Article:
About 108 million people watched this year’s Super Bowl. That means that about 108 million people got to enjoy the half-hour blackout of the Mercedes-Benz Superdome. For more than thirty minutes, a viewing public that was greater than the population of Rhode Island was focusing on the lack of power in the stadium. In case you’ve missed it, the Super Bowl blackout was a big deal.
While those in the stadium panicked at not having power for a half-hour, much of the world, as of 2003 an estimated 1.6 billion people, live without access to electricity in their daily lives. In the United States, we use electricity for so many things in our day-to-day life, phones, lighting, charging products, cooking and more, to live without it seems unimaginable. Thankfully, the world has changed a lot since 2003, with more and more people gaining access to electricity in their homes or in community centers and clinics around the world. This shift has increased standards of living, production, and education everywhere.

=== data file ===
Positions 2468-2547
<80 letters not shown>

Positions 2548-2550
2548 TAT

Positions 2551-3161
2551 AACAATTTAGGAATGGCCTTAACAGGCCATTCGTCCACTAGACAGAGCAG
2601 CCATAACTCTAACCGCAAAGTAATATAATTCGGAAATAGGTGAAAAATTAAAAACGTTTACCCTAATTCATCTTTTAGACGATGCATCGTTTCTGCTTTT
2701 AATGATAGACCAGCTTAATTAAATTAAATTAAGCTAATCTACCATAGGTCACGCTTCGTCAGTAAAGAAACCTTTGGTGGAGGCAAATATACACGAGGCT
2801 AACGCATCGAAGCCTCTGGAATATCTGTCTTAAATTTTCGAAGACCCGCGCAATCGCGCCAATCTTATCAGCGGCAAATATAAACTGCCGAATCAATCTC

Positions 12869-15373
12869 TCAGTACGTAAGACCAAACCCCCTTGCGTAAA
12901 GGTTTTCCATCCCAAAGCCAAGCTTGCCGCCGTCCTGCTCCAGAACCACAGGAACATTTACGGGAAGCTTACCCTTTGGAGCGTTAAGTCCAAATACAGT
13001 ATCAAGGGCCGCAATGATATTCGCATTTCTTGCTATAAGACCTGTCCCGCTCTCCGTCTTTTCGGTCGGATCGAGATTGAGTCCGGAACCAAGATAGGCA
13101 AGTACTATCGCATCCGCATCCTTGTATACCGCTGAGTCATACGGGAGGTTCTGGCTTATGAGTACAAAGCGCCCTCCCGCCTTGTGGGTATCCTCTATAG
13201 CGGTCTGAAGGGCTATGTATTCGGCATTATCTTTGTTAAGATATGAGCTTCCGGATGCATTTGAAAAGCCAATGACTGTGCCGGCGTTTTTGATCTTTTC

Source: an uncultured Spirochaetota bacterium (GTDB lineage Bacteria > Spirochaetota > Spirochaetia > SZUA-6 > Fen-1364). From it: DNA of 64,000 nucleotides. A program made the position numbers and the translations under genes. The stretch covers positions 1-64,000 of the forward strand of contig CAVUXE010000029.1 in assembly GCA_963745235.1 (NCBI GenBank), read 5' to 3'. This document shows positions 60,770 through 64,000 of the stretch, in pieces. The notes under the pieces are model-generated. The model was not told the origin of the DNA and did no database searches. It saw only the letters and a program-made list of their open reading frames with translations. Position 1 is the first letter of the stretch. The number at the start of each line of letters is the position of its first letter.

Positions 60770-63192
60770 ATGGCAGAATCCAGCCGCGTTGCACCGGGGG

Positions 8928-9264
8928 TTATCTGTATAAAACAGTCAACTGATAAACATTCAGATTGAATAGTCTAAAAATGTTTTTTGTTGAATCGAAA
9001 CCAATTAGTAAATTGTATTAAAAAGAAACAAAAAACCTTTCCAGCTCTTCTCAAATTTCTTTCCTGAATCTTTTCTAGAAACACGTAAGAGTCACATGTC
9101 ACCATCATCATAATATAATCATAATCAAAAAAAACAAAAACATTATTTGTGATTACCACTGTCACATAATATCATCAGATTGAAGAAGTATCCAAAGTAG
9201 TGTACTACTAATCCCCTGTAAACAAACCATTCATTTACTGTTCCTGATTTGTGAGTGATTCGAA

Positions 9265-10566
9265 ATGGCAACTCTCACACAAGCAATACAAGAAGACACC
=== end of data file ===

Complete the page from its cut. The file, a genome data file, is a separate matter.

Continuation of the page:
As of 2009, roughly 1.3 billion people still lived without access to electricity according to the group World Energy Outlook. As that number slowly gets smaller, we have to keep in mind that it is an issue, something that is often difficult to remember when the only time we really worry about the power in our lives is when we need to charge our phones or pay the bills.
Hopefully, those thirty minutes of Super Bowl chaos will have made people think a little more carefully about the lack of energy access around the world, and inspire them to take action on this cause.
– Kevin Sullivan